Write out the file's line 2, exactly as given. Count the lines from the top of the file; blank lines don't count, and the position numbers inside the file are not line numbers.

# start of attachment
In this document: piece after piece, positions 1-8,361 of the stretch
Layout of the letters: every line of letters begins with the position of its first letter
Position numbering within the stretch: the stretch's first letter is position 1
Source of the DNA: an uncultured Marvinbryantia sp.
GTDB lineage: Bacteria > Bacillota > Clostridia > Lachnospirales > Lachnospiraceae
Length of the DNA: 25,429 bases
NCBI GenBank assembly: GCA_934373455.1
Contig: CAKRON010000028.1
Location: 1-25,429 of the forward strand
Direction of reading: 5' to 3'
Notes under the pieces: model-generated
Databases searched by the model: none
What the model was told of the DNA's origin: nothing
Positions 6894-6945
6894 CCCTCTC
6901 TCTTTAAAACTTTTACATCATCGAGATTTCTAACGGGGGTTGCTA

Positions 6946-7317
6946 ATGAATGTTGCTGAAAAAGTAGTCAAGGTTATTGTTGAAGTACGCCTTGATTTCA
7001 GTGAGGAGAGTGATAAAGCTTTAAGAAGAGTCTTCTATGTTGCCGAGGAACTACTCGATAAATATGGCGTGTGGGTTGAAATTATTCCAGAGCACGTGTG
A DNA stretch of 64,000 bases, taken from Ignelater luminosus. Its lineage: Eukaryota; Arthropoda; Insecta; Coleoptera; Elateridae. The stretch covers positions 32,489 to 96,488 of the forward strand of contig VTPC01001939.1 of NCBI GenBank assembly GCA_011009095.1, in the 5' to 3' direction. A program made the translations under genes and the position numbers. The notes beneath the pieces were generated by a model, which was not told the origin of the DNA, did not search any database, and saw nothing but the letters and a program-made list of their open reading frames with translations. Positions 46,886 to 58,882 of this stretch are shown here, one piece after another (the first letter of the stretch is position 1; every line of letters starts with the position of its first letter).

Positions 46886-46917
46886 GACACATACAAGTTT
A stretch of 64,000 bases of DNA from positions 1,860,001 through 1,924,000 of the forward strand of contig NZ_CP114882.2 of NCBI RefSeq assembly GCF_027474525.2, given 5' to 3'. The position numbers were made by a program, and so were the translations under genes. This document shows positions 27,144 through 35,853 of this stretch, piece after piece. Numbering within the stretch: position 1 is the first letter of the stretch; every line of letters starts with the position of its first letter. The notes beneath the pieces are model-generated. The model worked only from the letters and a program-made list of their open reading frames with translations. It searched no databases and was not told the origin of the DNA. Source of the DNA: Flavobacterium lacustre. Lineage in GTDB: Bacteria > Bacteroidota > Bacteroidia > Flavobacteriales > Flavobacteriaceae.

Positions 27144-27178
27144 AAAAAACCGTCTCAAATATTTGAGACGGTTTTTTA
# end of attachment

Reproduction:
Layout of the letters: every line of letters begins with the position of its first letter